2 East China Sea Fisheries Research Institute, Chinese Academy of Fishery Sciences, Shanghai 200090, China
In Mytilus edulis, the filter-feeding blue mussel, the big W-shaped gills are much larger than needed for oxygen uptake (respiration), because the gills have evolved from an original primary function as pure respiratory structures to simultaneous feeding structures with a many-fold increase in ventilation (Jørgensen, 1966, 1990; Famme and Kofoed, 1980; Jørgensen et al., 1986; Gosling, 2015; Riisgård and Larsen, 2015).
The effects of declining dissolved oxygen concentration on respiration rate have been studied in several species of filter-feeding bivalves, because such studies reveal the mechanisms that control oxygen uptake (Taylor and Brand, 1975, Famme and Kofoed, 1980; Jørgensen et al., 1986; Soral and Widdows, 1997; Jansen et al., 2009; Artigaud et al., 2014; Sanders et al., 2014). The oxygen consumption rate in filter-feeding bivalves has been found to be more or less constant (i.e. independent) during exposure to a wide range of oxygen concentrations. It has thus been suggested that these bivalves regulate oxygen uptake ("oxyregulators"), while the oxygen uptake rapidly declines with the ambient oxygen concentration ("oxyconformers") below a certain critical oxygen concentration, e.g. Grieshaber et al. (1994), Jansen et al. (2009), Artigaud et al. (2014). However, the importance of the ventilation rate (filtration rate) for oxygen consumption has been studied by Jørgensen et al. (1986) in the blue mussel, via a screw that enables to passively control the opening degree of the valves. The study reports that the relationship between ventilation and oxygen consumption can be interpreted in terms of resistance to the diffusion of oxygen. Thus, according to Jørgensen et al. (1986), uptake of oxygen takes place via diffusion across the boundary layer at the interphase and within the tissues of the body. At a high filtration rate (=ventilation rate) the boundary layer is thin, but at reduced filtration rates the boundary layer becomes thick, resulting in reduced oxygen uptake (Jørgensen et al., 1986).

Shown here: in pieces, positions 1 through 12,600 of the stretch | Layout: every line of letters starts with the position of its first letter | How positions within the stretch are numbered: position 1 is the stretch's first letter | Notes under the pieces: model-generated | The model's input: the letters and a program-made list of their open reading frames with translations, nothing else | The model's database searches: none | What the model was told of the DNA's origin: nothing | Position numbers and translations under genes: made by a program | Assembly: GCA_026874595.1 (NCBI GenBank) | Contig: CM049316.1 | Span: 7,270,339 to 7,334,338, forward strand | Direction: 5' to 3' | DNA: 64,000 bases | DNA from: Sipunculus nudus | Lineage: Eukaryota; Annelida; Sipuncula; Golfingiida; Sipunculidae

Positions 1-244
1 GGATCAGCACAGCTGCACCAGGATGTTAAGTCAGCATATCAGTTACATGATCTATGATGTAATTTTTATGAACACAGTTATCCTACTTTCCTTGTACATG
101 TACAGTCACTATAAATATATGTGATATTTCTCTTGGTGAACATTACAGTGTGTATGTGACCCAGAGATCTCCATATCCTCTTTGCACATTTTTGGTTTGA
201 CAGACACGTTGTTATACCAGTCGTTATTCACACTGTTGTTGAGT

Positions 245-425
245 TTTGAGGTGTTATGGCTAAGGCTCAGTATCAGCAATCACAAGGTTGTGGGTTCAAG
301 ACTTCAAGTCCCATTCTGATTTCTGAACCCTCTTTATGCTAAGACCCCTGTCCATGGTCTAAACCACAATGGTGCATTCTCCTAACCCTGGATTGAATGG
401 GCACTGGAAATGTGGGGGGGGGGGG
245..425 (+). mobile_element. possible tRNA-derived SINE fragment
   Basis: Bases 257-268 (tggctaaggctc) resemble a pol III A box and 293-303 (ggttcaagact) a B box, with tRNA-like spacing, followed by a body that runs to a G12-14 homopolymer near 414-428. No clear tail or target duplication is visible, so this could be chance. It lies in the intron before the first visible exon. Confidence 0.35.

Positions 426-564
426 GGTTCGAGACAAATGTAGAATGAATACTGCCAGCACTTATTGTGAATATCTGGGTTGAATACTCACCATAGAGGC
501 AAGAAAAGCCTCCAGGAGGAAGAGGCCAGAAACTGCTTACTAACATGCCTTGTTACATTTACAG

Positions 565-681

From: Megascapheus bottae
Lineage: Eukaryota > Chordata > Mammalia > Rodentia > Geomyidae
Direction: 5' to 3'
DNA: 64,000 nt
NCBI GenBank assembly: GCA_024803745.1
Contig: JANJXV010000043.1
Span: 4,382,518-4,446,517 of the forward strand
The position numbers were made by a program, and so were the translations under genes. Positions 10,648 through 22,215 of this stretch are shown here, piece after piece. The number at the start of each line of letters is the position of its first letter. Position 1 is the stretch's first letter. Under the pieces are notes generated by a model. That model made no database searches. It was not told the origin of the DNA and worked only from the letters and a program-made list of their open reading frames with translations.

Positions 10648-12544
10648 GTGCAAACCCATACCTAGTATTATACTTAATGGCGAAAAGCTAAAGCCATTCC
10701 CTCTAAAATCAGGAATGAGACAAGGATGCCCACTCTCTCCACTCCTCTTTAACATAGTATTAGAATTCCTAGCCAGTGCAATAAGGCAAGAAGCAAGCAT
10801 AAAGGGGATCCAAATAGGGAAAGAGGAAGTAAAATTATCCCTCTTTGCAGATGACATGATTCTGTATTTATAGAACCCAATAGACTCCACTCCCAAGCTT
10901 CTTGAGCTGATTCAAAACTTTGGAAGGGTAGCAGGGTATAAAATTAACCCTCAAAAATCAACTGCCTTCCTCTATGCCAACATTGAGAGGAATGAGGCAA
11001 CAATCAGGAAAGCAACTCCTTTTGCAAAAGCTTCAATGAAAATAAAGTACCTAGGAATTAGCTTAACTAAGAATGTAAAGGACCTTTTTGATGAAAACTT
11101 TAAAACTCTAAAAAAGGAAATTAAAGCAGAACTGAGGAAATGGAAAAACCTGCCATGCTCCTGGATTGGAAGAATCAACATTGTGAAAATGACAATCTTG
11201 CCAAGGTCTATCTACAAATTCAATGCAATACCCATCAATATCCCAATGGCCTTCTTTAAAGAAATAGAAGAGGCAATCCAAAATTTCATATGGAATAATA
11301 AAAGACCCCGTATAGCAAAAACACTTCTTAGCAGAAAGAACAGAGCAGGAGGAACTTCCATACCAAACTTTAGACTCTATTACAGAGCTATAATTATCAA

Due to the large gills, which are over-dimensioned for purely respiratory purposes, it can be expected that the oxygen uptake may be rather unaffected by the filtration rate until it falls below a specific filtration rate where the boundary layer rapidly begins to increase in thickness, resulting in reduced respiration. On this background it can be hypothesized that the respiration rate of fully opened and maximally filtering M. edulis would be relatively insensitive to decreasing ambient oxygen concentrations. In the present study, this hypothesis has been tested via measurements of the oxygen uptake in mussels at various initial oxygen concentrations established via N2-bubbling of the ambient water in a respiration chamber with constantly algae-fed mussels to stimulate the mussels to fully open their valves and exploit their filtration rate capacity.2 MATERIAL AND METHOD 2.1 Collection of experimental animals